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2.Oracle Client/Server Architecture: Distributed Processing

Distributed processing uses more than one processor to divide the processing for a set of related jobs. Distributed processing reduces the processing load on a single processor by allowing different processors to concentrate on a subset of related tasks, thus improving the performance and capabilities of the system as a whole.

An Oracle database system can easily take advantage of distributed processing by using its client/server architecture. In this architecture, the database system is divided into two parts: a front-end or a client and a back-end or a server.

The Client

The client is the front-end database application and is accessed by a user through the keyboard, display, and pointing device such as a mouse. The client has no data access responsibilities. It concentrates on requesting, processing, and presenting data managed by the server. The client workstation can be optimized for its job. For example, it may not need large disk capacity or it may benefit from graphic capabilities.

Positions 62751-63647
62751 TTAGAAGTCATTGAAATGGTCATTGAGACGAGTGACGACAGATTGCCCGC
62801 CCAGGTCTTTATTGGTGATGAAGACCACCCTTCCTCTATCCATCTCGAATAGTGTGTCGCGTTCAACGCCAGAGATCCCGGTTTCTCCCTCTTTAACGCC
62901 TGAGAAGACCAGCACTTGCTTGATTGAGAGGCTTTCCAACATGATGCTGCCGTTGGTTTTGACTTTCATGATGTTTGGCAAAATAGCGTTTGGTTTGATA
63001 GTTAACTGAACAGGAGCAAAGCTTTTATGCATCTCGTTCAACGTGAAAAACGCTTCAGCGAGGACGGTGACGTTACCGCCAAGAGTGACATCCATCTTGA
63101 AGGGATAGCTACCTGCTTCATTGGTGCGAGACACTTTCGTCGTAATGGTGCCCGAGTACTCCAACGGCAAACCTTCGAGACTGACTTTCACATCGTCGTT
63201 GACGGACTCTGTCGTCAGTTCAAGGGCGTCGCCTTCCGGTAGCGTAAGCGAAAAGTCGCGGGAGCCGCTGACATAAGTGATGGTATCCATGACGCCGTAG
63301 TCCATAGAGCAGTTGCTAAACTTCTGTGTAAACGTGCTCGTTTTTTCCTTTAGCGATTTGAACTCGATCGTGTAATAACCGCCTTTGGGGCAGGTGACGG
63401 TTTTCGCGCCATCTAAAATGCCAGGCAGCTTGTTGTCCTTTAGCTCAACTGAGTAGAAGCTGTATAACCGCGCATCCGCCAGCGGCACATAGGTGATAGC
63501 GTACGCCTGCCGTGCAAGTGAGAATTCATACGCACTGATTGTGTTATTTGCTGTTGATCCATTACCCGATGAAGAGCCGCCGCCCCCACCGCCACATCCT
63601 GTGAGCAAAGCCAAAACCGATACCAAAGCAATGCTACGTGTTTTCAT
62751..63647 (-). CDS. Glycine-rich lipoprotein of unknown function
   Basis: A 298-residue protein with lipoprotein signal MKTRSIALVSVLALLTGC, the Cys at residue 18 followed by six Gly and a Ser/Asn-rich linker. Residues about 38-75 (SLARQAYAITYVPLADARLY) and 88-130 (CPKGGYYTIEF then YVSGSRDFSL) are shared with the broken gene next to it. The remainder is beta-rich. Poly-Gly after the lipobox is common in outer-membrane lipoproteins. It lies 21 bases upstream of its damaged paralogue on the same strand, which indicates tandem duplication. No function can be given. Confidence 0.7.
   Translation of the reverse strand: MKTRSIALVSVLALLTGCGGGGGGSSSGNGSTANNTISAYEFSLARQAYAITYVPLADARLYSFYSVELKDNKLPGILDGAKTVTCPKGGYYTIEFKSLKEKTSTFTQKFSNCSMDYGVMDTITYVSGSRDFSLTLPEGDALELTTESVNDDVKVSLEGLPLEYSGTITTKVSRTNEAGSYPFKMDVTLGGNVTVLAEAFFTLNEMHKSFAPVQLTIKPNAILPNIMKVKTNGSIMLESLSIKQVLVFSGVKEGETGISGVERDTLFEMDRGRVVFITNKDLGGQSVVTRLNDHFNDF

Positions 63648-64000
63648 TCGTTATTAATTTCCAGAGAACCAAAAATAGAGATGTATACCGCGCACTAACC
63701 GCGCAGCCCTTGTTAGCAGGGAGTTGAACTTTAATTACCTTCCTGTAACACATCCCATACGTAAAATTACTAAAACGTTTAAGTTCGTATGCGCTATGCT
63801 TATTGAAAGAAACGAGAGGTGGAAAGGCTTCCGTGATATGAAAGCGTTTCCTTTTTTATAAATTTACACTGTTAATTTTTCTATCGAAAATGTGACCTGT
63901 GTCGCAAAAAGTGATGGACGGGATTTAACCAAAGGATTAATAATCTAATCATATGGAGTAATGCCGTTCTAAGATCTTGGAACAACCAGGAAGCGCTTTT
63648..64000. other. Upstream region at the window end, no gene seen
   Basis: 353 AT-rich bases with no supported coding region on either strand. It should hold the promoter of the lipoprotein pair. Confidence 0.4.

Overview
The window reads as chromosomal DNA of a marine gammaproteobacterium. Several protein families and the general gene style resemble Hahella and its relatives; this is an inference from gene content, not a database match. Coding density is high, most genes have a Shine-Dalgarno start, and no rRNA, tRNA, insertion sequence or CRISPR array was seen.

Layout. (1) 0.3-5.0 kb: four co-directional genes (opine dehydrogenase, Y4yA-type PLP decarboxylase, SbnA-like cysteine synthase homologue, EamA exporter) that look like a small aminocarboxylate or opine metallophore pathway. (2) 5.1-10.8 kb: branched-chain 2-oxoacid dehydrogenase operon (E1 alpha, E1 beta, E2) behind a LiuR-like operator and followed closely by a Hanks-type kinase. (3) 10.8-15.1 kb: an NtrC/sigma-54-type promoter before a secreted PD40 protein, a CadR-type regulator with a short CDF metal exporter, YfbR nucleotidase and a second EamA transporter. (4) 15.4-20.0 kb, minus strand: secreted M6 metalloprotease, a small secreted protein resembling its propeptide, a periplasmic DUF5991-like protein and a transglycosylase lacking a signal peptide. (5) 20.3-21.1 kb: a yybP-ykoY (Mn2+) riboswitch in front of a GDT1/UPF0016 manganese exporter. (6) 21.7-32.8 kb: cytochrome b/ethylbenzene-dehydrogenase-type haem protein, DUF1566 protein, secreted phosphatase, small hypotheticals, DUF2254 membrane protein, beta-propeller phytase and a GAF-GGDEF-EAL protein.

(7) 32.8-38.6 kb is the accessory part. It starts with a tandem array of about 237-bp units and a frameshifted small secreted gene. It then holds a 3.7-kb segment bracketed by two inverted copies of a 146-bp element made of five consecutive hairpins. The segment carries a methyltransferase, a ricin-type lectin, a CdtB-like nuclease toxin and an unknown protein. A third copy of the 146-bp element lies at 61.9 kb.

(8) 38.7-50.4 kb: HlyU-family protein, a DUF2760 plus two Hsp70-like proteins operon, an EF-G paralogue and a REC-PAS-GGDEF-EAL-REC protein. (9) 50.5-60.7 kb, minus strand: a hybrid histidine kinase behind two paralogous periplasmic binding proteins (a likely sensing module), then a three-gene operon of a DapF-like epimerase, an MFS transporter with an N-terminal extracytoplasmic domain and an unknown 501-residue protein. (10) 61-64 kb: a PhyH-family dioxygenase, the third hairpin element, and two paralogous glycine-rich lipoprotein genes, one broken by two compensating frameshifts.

The Server

The server runs Oracle software and handles the functions required for concurrent, shared data access. The server receives and processes the SQL and PL/SQL statements that originate from client applications. The computer that manages the server can be optimized for its duties. For example, it can have large disk capacity and fast processors.

Multitier Architecture: Application Servers

multitier architecture has the following components:

  • A client or initiator process that starts an operation
  • One or more application servers that perform parts of the operation. Anapplication server provides access to the data for the client and performs some of the query processing, thus removing some of the load from the database server. It can serve as an interface between clients and multiple database servers, including providing an additional level of security.
  • An end or database server that stores most of the data used in the operation

This architecture enables use of an application server to:

  • Validate the credentials of a client, such as a web browser
  • Connect to an Oracle database server
  • Perform the requested operation on behalf of the client

The identity of the client is maintained throughout all tiers of the connection. The Oracle database server audits operations that the application server performs on behalf of the client separately from operations that the application server performs on its own behalf (such as a request for a connection to the database server). The application server's privileges are limited to prevent it from performing unneeded and unwanted operations during a client operation.